Nosocomial infections, or infections acquired by patients during hospitalization, have long been of concern to healthcare providers. The rise of antibiotic-resistant infections in hospitals, however, has resulted in pushes for compulsory reporting and control measures.
As such, several states, including New York, Tennessee, and Vermont, among others, have passed legislation mandating the reporting of healthcare-associated infection rates. Other states are in the process of considering similar laws.
New York passed mandatory reporting legislation of healthcare-associated infections in July 2005. To help shoulder the burden, the New York Department of Health has directed hospitals to use the Atlanta-based Centers for Disease Control and Prevention's (CDC) National Healthcare Safety Network (NHSN). And New York is not the only state to do so. Approximately half the states with mandatory reporting are using NHSN.
NHSN, deployed in 2005, is the joining of three existing infection control systems created by CDC's Division of Healthcare Quality Promotion — the National Nosocomial Infection Surveillance System, the Dialysis Surveillance Network and the National Surveillance System for Healthcare Workers — into a single, Web-based reporting and analysis platform.
The union of these applications allows hospitals to use the same system for the surveillance of both patients and healthcare workers in a facility, creates increased abilities to import data from legacy systems, and allows individualized data analysis. James Tolson, technical project manager of NHSN, says, "We currently have 402 active facility members and another 50 or so in the process of enrolling." Some of those are New York hospitals, with approximately 80 percent of that state's facilities now using NHSN.
Data pushes quality control measures
Linda Greene, infection control manager of the Via Health Rochester General Hospital in Rochester, N.Y., was pleased by the Department of Health's decision to use NHSN. Greene has been using the National Nosocomial Infection Surveillance System since 1997 and is happy with the newer NHSN. "It is so important to have a system in place that uses all of the standard definitions, correctly risk adjusts and uses appropriate denominator data. NHSN really handles surveillance the way it should be done."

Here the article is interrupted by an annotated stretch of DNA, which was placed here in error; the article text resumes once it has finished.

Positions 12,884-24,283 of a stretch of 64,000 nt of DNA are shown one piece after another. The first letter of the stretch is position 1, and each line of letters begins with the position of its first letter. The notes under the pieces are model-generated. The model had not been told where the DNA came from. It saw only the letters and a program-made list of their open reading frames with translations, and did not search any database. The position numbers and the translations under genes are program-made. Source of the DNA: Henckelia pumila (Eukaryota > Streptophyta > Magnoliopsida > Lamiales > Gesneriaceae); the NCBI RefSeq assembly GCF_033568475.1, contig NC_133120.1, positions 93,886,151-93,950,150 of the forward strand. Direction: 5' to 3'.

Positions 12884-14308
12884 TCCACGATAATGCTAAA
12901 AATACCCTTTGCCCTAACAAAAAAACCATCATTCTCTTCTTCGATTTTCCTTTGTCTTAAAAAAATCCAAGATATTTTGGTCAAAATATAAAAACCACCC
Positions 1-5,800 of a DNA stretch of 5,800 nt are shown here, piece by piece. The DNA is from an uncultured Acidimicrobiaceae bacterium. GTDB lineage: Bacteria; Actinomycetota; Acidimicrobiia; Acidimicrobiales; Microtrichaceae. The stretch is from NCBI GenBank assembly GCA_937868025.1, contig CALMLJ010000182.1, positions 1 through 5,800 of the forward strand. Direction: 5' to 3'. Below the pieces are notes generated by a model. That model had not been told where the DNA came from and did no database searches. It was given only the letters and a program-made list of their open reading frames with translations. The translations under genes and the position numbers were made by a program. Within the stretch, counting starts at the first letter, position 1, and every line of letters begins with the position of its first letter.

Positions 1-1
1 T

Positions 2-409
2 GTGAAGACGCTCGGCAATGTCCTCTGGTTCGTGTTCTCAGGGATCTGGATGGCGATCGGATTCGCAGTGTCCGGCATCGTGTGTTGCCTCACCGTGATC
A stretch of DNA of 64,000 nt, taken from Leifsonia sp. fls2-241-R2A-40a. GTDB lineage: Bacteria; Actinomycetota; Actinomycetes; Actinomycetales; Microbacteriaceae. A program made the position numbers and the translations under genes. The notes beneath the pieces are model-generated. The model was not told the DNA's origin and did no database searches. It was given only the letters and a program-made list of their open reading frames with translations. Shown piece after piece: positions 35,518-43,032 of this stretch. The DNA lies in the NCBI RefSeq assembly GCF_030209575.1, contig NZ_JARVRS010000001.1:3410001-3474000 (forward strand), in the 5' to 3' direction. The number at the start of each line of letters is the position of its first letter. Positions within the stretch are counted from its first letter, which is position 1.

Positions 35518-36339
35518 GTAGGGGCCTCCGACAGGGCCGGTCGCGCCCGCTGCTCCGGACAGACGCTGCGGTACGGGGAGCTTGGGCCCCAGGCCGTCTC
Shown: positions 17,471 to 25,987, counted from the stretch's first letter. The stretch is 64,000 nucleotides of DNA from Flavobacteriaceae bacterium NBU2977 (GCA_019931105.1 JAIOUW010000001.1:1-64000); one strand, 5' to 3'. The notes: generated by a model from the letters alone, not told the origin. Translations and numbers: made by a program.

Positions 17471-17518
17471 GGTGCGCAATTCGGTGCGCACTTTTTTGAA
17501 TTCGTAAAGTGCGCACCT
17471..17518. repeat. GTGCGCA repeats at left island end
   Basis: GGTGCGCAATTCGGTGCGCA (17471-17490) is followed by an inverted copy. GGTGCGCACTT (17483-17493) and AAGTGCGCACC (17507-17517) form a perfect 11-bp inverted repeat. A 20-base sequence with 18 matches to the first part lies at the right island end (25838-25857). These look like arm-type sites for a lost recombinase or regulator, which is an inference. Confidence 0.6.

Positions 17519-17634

Since implementing the system at Via Health, Greene says the organization has made reductions in nosocomial infection rates, including a record run of 11 months without a blood-stream infection. She credits the system's data analysis capabilities with the hospital's achievements, not only with helping her to create useful quality improvement measures but also to help persuade staff members of their importance. "The data we were able to pull from the system gave us a great deal of credibility with personnel that we hadn't been able to convince before."
From volunteer to mandatory
Current users have shown successes, but will those who aren't as familiar with NHSN be as happy with the Department of Health's push? Teresa Horan, NHSN's program manager, is optimistic.
"We're different from some of the other mandatory systems in that we started on a strictly volunteer basis," says Horan. "We built NHSN based on user feedback from the National Nosocomial Infection Surveillance System, and we've developed a good product that is useful and provides users with the analysis tools that they need."
Furthermore, NHSN was designed to expand for accommodation of new modules as needed. For example, it is expected that a project which provides specific antimicrobial use and resistance e-surveillance capabilities will fall under the NHSN umbrella in the future.
Greene believes that other facilities will also see the benefit of using NHSN for their reporting. "The more robust your quality program, the more you need to have the information necessary to drive improvements at your fingertips. NHSN provides that. Let's face it, information is power, and if you don't have it, you're just shooting in the dark."
Kayt Sukel is a freelance writer based in Germany.
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